Flash Fiction Faction: I CAN’T FIND IT!!!

   The following story was inspired by Quill Shiv‘s Flash Fiction Faction prompt:

Oh dear. What happened to the train?

“Has he called it in yet?”
“No, and I’m starting to worry. Not like him to be this late letting us know the number.”
“Be sure to have them meet him at the station. I don’t want anything to delay the delivery.”

I know I’ve just been down this street. Nothing is looking right. God, I have to hurry.  They can’t move a train, can they?

“Anything yet?”
“No.”
“I told him it was not safe to miss the train.”

I should call them!   Oh…  I forgot the number!  I know it’s in this phone somewhere.   How do I bring it up.  Maybe this will work.  Who are these people?  I don’t recognize any of…

“Finally! I’m putting him on speaker. Was that a cry?”
“I heard it too.”

This is my third attempt at fiction.  I had not planned to write on this prompt… I guess I wasn’t prompted.  But then, yesterday I awoke at 4:30 and had this story in my mind.  I don’t think I dreamt it, just thought about it when I woke up.  I think I was inspired by all those waiter and actor dreams where you are trying to find something, like the table you are supposed to be waiting on, and you keep getting more desperate.  I got up and wrote what I thought was a pretty good story, and then… I erased it by mistake.  I could not get it back, and try as I might, I could not recreate the same mood.  Tonight when I saw Rinn’s story (that’s Quill… some Pen Name, huh?), and stories others had written, I really wished I had mine.  So here it is.   A little different maybe, but I like it.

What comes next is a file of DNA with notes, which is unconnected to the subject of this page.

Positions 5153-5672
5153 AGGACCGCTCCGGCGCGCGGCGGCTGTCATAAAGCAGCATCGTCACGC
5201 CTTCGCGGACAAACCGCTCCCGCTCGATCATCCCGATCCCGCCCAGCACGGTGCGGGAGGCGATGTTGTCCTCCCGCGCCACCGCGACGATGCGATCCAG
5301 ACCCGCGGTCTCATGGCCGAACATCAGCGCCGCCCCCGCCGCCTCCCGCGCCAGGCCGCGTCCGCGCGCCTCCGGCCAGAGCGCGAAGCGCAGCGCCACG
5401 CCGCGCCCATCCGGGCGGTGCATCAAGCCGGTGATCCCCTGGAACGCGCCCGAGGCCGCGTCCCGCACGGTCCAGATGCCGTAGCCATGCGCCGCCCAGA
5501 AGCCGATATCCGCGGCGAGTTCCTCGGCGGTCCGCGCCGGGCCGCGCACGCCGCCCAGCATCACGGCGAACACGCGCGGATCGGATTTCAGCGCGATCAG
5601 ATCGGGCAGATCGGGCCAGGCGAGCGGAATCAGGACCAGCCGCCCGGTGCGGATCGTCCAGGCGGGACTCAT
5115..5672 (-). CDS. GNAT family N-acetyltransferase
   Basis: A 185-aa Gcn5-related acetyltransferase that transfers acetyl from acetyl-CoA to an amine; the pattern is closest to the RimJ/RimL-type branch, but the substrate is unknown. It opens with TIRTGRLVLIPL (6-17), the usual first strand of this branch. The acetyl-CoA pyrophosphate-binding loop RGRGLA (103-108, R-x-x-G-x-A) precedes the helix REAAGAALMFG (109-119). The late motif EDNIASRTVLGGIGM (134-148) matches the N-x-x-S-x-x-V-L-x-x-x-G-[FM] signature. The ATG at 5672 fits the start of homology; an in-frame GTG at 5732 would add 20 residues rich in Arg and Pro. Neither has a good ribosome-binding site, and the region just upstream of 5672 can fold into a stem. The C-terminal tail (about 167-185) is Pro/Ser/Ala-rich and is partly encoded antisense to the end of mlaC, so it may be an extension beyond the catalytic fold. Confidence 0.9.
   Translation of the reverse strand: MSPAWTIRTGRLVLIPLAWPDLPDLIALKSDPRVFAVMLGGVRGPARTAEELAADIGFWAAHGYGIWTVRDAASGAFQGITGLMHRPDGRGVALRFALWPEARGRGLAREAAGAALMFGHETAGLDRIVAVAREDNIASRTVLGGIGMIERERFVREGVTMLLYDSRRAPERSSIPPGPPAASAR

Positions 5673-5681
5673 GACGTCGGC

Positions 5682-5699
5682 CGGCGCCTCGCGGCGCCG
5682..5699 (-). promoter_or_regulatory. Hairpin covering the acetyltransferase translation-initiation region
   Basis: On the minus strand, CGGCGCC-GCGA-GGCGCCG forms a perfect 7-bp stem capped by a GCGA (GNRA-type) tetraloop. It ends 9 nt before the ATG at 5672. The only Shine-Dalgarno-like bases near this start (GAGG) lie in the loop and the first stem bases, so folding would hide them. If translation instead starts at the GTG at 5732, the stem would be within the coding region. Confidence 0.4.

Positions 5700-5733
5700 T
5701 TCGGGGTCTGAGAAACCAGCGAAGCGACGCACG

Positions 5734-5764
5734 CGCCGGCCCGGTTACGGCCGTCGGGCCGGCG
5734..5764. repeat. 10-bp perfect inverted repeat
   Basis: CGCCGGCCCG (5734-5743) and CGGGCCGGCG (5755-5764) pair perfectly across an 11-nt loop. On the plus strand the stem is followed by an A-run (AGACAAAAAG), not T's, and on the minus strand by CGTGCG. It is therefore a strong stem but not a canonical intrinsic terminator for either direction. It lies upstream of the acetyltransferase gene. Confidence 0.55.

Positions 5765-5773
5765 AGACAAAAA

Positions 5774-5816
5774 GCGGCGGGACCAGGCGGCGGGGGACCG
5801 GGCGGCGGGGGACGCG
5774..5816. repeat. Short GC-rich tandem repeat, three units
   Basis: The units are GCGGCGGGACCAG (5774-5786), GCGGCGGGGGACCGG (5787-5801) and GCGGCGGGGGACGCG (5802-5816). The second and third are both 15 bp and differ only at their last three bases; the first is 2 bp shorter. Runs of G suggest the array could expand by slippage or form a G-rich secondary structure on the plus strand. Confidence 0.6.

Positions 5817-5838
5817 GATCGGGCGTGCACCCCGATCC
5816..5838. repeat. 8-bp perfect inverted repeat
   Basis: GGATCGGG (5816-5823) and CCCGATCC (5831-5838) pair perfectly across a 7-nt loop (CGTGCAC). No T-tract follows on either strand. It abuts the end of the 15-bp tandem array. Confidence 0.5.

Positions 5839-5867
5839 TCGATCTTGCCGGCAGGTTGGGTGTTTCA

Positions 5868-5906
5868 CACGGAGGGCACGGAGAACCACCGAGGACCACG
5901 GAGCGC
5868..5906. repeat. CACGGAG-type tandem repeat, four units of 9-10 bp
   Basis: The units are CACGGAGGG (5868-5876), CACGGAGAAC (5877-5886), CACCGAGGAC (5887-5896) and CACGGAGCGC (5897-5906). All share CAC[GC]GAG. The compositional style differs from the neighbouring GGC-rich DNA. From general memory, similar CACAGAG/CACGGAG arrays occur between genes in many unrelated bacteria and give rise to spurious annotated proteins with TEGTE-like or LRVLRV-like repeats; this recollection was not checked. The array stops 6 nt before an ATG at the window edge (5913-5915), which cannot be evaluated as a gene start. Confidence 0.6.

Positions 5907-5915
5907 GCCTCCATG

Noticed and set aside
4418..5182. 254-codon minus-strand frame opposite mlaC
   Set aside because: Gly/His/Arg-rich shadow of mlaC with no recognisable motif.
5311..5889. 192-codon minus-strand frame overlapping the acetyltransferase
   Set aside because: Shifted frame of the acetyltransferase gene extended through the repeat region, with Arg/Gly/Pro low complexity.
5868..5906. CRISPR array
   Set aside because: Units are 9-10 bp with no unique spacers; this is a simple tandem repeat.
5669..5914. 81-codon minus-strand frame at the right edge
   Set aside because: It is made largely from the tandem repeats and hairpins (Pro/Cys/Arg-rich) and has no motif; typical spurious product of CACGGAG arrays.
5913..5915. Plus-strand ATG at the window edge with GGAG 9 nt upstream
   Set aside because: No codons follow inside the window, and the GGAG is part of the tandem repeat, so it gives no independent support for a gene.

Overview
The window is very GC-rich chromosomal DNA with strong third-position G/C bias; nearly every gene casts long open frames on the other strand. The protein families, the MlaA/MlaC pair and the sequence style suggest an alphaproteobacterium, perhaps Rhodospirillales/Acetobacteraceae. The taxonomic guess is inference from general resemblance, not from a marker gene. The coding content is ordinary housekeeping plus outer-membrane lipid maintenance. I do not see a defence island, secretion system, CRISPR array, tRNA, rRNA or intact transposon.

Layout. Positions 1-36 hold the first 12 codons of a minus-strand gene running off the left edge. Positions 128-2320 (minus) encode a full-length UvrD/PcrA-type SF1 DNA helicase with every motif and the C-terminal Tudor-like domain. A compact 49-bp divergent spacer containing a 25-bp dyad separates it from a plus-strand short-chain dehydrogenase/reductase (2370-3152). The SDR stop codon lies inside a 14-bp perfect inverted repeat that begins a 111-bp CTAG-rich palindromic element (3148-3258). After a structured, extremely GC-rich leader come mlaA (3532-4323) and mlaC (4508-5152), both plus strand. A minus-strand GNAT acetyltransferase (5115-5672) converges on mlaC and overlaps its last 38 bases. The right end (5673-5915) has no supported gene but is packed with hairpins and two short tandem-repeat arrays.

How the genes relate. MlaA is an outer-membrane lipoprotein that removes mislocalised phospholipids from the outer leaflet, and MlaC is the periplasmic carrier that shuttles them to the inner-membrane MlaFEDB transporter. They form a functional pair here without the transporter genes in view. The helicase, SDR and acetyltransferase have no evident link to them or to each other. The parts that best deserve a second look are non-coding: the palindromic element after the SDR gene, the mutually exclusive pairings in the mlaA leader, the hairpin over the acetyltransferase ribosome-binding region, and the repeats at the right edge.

13 responses

  1. Way cool. Flash fiction is great practice. For something this short though, with so much dialog I think it would have helped to make the different voices very distinct. Maybe one of the characters have a bit of dialect. Just would add some color I think.

    1. Thanks, William. I did wonder about that, but couldn’t figure how to do it. I didn’t want to use names. The dialect is a good idea to remember for next time.

  2. I was so worried about the character. The cry at the end made me think he was going to die. And I hate when stories get erased. You can never get back the mojo. I always feel so sad when I lose it. Nice attempt. 🙂

    1. I almost died when I lost the first one… I had spent so much time on it and really thought it was pretty good. No, you can’t get back the Mojo.

  3. This was a brilliant idea – a dialogue and a monologue running at the same time. Loved it. Really good – if this isn’t as good as the first one you lost, that one must have been utterly terrific! Well done.

    1. Thank you Sandra… you vocalized what I was thinking.

  4. Good story Ted, I hope you have a great weekend Ted, take care ♥

    1. You too, Aggie. Say hi to Windy and the City for me.

  5. This structure is great, Ted. Very creative.

  6. Ted! I really like your story. It has just enough mystery to make one read faster.
    Good job! You write fiction well.

    http://swthink.blogspot.com/2012/04/aunt-ellie-and-mrs-barris.html

  7. Fun! Where does it go from there? Do you even know or did it stop in your head, to be worked on later? “Who are these people?” I’ve thought that sometimes when looking at my “smart” phone – merging all my FB and twitter contacts into my address book. LOL. It’s a wonder I find anyone.

  8. I really enjoyed this one, Ted! And it’s funny, sometimes the prompts that are the least inspiring at first glance turn out to be the ones that draw out some amazing prose. At least, that’s how it turns out for me. 🙂

  9. Oh man, waiter dreams. Those plagued me for so many years- oh no, I’m in the weeds AGAIN!!

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